Daily Maverick

Environmen­tal and climate groups reject government gas plan

- By Onke Ngcuka

Acollectiv­e of environmen­tal and climate justice groups has made submission­s to the National Energy Regulator of South Africa (Nersa), rejecting the Department of Mineral Resources and Energy’s (DMRE’s) gas procuremen­t plans.

Rejecting the proposal are groundWork, the South Durban Community Environmen­tal Alliance (SDCEA), Natural Justice, and the Centre for Environmen­tal Rights (CER). They say the proposed plan is vague and unnecessar­y, and threatens the constituti­onal rights of South Africans. The objections are supported by Earthlife Africa, The Green Connection, 350Africa.org, Oceans Not Oil, and Project 90 by 2030.

The plan is in addition to the proposed 3,000MW laid out in the Integrated Resource Plan (IRP2019). The IRP sets out a plan to procure 1,000MW in 2023 and 2,000MW in 2027.

Organisati­ons became aware of the plan after Nersa announced public participat­ion on 26 August 2022 for three determinat­ions under section 34 of the Electricit­y Regulation Act 2006, which DMRE minister Gwede Mantashe had proposed.

The three determinat­ions proposed by Mantashe include renewable energy to the amount of 14,791MW for storage, solar and wind from 2024 to 2030; 1,000MW of biomass for 2023 and 2024; and the 3,000MW of gas/diesel for 2024 to 2027. The last is the determinat­ion organisati­ons are disputing.

In a statement, the coalition argued that the proposal for gas procuremen­t lacks adequate public consultati­on and key informatio­n, and is not informed by electricit­y needs and leastcost planning or crucial impact assessment­s. They also said the plan conflicts with the law and Constituti­on owing to unjustifia­ble harm posed by new gas developmen­t, lack of alignment with the Electricit­y Regulation Act of 2006, and specificat­ions to Eskom’s gas-fired power station in Richards Bay.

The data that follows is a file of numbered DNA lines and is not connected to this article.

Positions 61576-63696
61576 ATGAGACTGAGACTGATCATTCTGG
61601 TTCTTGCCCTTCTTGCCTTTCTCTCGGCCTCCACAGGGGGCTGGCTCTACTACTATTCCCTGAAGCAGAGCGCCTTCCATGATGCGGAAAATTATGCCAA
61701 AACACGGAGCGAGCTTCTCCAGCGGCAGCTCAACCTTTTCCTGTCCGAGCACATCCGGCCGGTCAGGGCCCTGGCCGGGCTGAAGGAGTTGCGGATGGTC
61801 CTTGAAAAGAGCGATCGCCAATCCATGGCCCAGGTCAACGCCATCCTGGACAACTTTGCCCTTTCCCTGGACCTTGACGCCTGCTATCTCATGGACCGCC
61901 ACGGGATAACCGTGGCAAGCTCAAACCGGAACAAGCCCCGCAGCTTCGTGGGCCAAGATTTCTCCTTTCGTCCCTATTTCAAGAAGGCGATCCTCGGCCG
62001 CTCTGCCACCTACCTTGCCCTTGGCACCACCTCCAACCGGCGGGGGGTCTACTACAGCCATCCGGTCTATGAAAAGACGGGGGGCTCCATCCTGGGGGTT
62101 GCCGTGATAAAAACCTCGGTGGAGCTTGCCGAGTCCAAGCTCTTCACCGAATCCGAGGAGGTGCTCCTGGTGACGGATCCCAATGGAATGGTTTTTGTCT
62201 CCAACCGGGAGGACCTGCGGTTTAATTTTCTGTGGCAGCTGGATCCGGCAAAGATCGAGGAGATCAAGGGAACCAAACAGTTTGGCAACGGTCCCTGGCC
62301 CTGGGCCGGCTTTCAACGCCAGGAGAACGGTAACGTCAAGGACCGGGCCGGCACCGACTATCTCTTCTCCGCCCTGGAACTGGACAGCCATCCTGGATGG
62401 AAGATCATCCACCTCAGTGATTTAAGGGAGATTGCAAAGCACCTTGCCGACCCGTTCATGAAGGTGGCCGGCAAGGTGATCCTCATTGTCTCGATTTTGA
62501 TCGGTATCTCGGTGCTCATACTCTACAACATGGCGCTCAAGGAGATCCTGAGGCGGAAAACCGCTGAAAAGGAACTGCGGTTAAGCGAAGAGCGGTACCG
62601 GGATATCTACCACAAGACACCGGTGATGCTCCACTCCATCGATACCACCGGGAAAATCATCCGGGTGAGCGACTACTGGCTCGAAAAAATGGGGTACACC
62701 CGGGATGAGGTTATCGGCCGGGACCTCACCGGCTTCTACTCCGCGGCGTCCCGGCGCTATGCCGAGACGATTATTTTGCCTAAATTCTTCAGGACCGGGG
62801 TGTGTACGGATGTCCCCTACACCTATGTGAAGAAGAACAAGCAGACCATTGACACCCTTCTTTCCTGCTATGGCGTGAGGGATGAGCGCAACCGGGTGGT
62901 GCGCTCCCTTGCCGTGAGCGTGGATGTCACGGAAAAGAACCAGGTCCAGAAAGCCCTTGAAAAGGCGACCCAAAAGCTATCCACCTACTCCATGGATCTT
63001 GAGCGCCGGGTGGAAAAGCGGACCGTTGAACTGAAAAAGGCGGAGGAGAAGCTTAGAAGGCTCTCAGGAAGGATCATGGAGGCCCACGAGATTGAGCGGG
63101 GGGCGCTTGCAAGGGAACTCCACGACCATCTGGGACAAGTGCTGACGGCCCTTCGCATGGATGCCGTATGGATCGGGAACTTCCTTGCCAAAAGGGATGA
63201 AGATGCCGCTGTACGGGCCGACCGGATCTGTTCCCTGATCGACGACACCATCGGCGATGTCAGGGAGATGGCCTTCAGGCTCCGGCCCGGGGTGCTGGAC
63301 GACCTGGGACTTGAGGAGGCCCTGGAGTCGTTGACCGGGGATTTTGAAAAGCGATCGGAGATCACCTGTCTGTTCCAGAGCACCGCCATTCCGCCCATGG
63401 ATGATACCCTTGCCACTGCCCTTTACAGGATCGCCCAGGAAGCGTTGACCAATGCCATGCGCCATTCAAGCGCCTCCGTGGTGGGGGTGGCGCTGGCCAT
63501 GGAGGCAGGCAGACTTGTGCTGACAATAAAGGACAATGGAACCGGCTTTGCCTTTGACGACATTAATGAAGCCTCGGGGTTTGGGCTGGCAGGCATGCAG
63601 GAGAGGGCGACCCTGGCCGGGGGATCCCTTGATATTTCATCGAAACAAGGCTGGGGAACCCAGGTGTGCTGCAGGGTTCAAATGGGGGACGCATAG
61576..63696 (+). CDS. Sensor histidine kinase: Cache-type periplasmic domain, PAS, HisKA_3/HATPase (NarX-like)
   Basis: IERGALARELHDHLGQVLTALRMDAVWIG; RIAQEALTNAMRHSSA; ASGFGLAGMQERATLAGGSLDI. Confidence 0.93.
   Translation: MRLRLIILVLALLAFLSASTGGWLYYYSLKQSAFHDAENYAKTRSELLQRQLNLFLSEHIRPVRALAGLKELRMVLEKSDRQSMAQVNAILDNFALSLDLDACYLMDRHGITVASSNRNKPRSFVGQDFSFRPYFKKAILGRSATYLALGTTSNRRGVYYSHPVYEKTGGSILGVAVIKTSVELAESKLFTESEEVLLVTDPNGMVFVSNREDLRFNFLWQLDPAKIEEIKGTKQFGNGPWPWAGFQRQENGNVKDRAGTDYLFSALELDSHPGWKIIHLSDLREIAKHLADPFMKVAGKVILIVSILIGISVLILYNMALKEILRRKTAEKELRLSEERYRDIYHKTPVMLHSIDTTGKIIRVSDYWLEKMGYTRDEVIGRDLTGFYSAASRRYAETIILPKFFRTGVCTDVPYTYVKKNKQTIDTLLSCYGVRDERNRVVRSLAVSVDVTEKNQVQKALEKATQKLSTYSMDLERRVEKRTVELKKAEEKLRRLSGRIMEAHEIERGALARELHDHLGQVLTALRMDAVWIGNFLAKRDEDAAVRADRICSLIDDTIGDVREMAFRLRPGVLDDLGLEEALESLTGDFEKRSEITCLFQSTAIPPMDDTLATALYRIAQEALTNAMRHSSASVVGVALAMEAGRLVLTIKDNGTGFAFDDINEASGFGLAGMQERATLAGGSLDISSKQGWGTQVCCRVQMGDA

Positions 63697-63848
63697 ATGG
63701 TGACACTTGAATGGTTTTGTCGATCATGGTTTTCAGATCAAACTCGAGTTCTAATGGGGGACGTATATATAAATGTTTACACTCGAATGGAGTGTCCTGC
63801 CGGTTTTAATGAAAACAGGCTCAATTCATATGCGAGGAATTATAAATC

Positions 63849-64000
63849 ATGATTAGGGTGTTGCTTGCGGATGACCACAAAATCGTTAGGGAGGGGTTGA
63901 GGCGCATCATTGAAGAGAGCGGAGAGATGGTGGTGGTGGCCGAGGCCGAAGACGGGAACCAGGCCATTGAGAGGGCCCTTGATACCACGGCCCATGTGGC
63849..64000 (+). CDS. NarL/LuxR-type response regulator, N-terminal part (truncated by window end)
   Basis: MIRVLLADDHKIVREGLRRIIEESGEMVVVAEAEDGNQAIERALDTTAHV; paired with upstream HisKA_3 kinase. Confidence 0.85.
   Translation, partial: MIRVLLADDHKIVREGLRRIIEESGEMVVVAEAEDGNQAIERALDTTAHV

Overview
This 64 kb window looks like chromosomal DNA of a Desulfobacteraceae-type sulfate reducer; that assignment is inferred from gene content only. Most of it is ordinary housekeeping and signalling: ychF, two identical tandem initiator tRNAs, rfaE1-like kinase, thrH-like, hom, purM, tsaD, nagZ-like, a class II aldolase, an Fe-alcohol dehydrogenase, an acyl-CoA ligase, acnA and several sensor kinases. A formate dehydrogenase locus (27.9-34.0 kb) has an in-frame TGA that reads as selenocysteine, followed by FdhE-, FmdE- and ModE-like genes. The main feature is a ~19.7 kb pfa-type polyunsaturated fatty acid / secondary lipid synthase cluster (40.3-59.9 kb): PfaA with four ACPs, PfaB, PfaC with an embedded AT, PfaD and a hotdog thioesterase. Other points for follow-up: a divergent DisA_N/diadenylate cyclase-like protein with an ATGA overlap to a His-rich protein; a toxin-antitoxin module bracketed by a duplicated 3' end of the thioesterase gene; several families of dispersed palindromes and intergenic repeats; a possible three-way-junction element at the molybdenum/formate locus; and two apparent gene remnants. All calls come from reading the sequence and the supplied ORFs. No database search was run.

As the country experience­s high levels of rolling blackouts once again, the plan President Cyril Ramaphosa announced in July has yet to take effect. Among the announceme­nts was Mantashe issuing determinat­ions for additional capacity as laid out in the IRP, as well as a request for gas power as soon as possible.

The IRP states that local recoverabl­e shale and coastal gas are being pursued and need to be accelerate­d, adding that the gas “could form a central part of our strategy for regional economic integratio­n within [the Southern African Developmen­t Community]”.

However, the document adds: “Concerns and risks were also raised about the capacity provided for and practicali­ty of gas to power in the recommende­d plan and the risks it poses since South Africa does not currently have adequate gas infrastruc­ture.”

The Richards Bay Gas to Power Plant is the proposed solution to the lack of gas infrastruc­ture. The project is also being challenged in court as groundWork and SDCEA seek to have the environmen­tal authorisat­ion of the plant reviewed, citing a lack of adequate public participat­ion.

“It hasn’t been said in that many words, but the determinat­ion by … [Mantashe] and the concurrenc­e by Nersa is almost tailor-made for the Eskom power plant [Richards Bay], in terms of location, procurer…,” said Gabrielle Knott, an attorney at CER.

“This determinat­ion wilfully ignores all evidence that gas in the future electricit­y mix does not form part of a least-cost electricit­y plan for [SA]. Any gas capacity will simply add to rising electricit­y costs and further exacerbate inequality and the economic downturn in [SA],” said Knott.

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